How to help others with your existing tech

Present wrapped up in a pink bowA few months ago I got a phone call from my mobile phone provider. They wanted to know if I wanted to upgrade to a newer model of iPhone. "Of course," was my reply.

The chap on the other end of the phone went through the costs of getting a new phone. I could get some money off by selling my phone back to them, so they could sell it onto someone else. 

Whoever got my mobile phone would be getting a freshly wiped mobile phone for a fraction of the cost of a new iPhone. Everybody wins.

Corporate and individual tech recycling

If you are part of an organisation in the midst of upgrading your tech equipment, and want to lighten your carbon footprint by ensuring the equipment is put to good use, then read on for some suggestions of IT recycling firms you can approach.

If you're an individual wanting to help others make the most of your old devices, we have some valuable ideas for you too.

(Please note: AbilityNet has not used some of the below website, so be aware these are not recommendations, just examples of organisations that may be able to assist.)

How to recycle workplace equipment 

If your company is upgrading its computer hardware it does make sense to sell it to a company that refurbishes equipment. By doing this you'll be helping people out who are feeling the pinch and need to buy a refurbished device. 

Contacts for selling workplace devices

2. How to both save money and help others

Last year I decided that my Mac was getting past the point of no return. It was 12 years old and was a little bit tired. So I sold it to someone who could refurbish it and sell it to someone else. I think I got about £200 for it. 

With that money and a bit of saving, I then decided that I wanted to go back to Windows and so I bought a system for about £400.

This system was refurbished and included a monitor and a base unit. The computer and monitor are both HP which is a fairly well-known make. I just do some basic web browsing and photo editing. I think I've got a bargain, to be honest.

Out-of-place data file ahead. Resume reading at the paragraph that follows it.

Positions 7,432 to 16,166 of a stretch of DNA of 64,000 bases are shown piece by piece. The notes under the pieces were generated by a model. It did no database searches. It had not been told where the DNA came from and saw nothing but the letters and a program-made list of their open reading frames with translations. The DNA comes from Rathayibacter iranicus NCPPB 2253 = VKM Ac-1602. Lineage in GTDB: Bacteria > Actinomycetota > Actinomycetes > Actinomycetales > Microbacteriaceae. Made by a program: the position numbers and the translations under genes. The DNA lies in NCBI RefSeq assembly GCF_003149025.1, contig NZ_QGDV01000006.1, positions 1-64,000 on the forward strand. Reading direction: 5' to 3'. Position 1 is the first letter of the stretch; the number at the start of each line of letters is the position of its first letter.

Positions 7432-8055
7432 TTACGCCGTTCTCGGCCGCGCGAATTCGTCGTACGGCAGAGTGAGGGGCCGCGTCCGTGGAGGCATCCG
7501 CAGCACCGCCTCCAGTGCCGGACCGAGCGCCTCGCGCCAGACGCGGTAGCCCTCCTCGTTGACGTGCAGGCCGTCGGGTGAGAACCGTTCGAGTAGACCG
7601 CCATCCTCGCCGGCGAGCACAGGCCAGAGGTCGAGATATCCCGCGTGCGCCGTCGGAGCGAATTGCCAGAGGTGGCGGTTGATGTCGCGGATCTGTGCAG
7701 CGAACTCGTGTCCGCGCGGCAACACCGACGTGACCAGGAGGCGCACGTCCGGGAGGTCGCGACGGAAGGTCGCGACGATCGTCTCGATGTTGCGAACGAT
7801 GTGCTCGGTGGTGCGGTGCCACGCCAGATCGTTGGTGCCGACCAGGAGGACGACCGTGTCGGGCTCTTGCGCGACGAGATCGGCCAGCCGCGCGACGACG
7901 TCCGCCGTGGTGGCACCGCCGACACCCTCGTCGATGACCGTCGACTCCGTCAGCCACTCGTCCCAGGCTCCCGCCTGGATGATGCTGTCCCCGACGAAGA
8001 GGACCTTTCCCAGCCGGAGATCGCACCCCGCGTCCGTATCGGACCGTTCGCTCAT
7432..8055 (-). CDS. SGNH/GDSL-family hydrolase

So, if you're an individual who is keen to both raise money for yourself and help others at the same time by selling your equipment, you may find many local high street shops will buy your IT equipment and refurbish it and then sell it onto someone else.

Can you trust refurbished tech?

Where does the refurbished technology come from? Can you trust it? 

A lot of refurbished computers come from companies who are looking at upgrading their IT equipment, instead of just letting it go to a landfill site that isn't that ecologically friendly.

The process is: they sell it to companies that can wipe the computer data and then do a clean install of Windows or similar operating systems, and then sell it to the consumer at a fraction of the cost. 

Contact AbilityNet for advice

If you're thinking of updating to a newer device, you could call AbilityNet's friendly team on 0800 048 7642, or fill in this form and we can advise you on what you need to do before you sell your device or machine.

One of our network of volunteers can support you to make sure that you've got all of your important data and made sure that you've done everything you can to make sure your device is free of all your personal information.

Contacts for selling devices

Become an AbilityNet volunteer
AbilityNet is always on the lookout for new Tech Volunteers, so please do get in touch if you'd like to help:

Further resources

AbilityNet provides a range of free services to help disabled people and older people. If you can afford it, please donate to help us support older and disabled people through technology